If you have Parkinson’s disease, you may feel that one of the few benefits of PD is weight loss, but that’s not necessarily true.
Weight loss may be a “red flag” indicating more severe disease since those who experience weight loss have been found to have a faster worsening of their disease statistically. There are many theories about the origin of weight loss for people with Parkinson’s disease. Some believe a loss of smell, which can affect appetite, leads to weight loss as well as increased energy expenditure and fat burning due to tremors and dyskinesias, which are involuntary movements induced by levodopa.
Why People With Parkinson’s Tend to Lose Weight
There are many theories about the origin of weight loss for people with Parkinson’s disease. Some believe a loss of smell, which can affect appetite, leads to weight loss as well as increased energy expenditure and fat burning due to tremors and dyskinesias. Other theories point to mood disorders related to Parkinson’s disease such as depression. Yet, none of these factors have been definitely confirmed as the sole cause of weight loss.
If you have Parkinson’s disease, you may also have gastrointestinal dysfunction, which is believed to be the most likely cause of weight loss. Comorbid conditions like gastroparesis and decreased bowel peristaltic keep food from moving through the digestive at a normal pace. This decreased motion of smooth muscles in the digestive tract and elsewhere with the disease is often referred to as “autonomic dysfunction,” and may lead to weight loss.
Risk of Malnutrition
Different than weight loss alone, malnutrition is another risk you may face if you live with Parkinson’s. Studies have found malnutrition to be present for between zero and 24 percent of those with PD, with another 3 to 60 percent being at risk for malnutrition. Since there aren’t many studies looking at this topic, the true numbers may be much higher than this.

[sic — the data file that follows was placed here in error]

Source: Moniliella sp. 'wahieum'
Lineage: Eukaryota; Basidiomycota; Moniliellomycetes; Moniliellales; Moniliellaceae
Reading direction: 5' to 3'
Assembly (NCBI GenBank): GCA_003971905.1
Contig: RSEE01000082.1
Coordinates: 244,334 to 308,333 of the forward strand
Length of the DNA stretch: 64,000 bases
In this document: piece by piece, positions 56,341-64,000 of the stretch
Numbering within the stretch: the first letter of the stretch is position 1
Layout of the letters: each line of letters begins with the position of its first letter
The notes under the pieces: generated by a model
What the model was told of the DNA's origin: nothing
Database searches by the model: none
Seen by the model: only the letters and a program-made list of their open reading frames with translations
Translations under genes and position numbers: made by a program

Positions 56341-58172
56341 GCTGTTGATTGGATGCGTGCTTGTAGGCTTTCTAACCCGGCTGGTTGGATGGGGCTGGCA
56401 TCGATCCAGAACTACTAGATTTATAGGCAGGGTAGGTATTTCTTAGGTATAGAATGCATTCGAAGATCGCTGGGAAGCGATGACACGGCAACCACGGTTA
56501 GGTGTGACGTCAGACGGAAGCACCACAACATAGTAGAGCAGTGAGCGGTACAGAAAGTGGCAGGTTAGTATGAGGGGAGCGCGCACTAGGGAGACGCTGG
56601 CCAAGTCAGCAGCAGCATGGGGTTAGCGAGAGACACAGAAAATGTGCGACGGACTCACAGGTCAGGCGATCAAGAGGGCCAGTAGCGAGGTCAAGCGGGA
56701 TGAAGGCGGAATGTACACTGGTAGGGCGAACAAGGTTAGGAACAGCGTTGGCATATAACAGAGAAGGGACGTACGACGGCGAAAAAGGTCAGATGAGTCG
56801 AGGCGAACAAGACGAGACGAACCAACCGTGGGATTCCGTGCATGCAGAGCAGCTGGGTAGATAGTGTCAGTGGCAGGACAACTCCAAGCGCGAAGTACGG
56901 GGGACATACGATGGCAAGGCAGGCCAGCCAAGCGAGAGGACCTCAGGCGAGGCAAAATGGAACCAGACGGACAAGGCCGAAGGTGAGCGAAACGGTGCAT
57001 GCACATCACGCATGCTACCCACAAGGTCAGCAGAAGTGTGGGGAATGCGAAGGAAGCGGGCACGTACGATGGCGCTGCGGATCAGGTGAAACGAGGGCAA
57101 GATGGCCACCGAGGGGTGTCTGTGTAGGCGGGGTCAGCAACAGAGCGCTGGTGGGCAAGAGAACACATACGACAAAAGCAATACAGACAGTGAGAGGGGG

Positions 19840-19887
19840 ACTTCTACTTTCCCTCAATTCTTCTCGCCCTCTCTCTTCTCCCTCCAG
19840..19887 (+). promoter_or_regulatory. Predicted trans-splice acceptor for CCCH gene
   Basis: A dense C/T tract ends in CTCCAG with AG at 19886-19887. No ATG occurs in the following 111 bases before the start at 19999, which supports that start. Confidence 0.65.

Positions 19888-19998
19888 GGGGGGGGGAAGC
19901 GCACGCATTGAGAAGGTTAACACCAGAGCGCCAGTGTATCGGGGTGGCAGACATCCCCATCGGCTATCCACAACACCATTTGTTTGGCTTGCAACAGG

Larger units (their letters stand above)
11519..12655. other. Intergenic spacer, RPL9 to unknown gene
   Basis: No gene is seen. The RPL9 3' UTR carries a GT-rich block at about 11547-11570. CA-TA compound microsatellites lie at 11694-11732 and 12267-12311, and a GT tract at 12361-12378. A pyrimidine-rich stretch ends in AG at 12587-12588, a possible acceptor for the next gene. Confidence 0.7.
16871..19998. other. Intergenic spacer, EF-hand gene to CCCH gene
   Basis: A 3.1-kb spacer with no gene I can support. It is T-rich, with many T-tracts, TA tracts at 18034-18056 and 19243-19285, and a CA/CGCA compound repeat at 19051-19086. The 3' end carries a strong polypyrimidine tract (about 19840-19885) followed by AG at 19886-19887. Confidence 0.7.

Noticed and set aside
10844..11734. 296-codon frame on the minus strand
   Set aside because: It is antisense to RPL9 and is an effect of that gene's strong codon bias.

Why Weight Loss Is Concerning
Researchers have found that weight loss, defined as the loss of an average of one pound per month, is linked with a significantly lower quality of life. Though weight loss was not found to lower survival, the small sample size of some of these studies makes a true judgment of the effect of weight loss on survival difficult to assess.
One concern is that people with Parkinson’s disease appear to be at a higher risk of osteoporosis, and osteoporosis is a significant cause of both illness and death in older adults. Weight loss has been found to increase the risk of osteoporosis in people with PD—people who already have an elevated risk of developing osteoporosis. Weight loss also increases the risk of pressure ulcers (bed sores), another condition which is already increased in people with PD due to a redistribution of body fat and restriction of movement. More than just weight loss, Cachexia is another concern and is considered a significant cause of premature death.
One study found that those with PD who lost weight had faster disease progression. However, researchers aren’t sure if weight loss causes Parkinson’s to worsen or if weight loss is the result of the more severe disease.
Managing Your Parkinson’s and Weight
If you are concerned about the amount of weight you’ve lost, speak to your healthcare provider. Beyond evaluating your Parkinson’s progression, here are some tips that may help you manage your weight:
- Make mealtime an enjoyable experience. Add spices and seasonings to foods to compensate for a decreased sense of taste. Take a look at the aesthetics of eating. Improving the mood with a tasteful table, music, even candles can sometimes be as important as improving the taste of foods. Make sure you have an adequate amount of time to eat. Feeling rushed can be a hindrance, especially for those whose digestive tract smooth muscles are working more slowly than normal.
- Work with professionals. Seek treatment for depression and other mood disorders you may have. You should also ask your healthcare provider if your medications need to be adjusted as some of these may contribute to weight loss. You can also work with a nutritionist or try nutritional supplements. You can also work with a trainer or physical therapist to boost your activity. Adding a little exercise—even a small amount of physical activity—may stimulate your appetite.
- Optimize your meals. Choose high-calorie foods whenever possible and don’t be afraid to eat the foods you most enjoy. You should also eat at the times of day when you have the most energy as well as skip liquids and drink them after a meal instead of before or during the meal, if possible.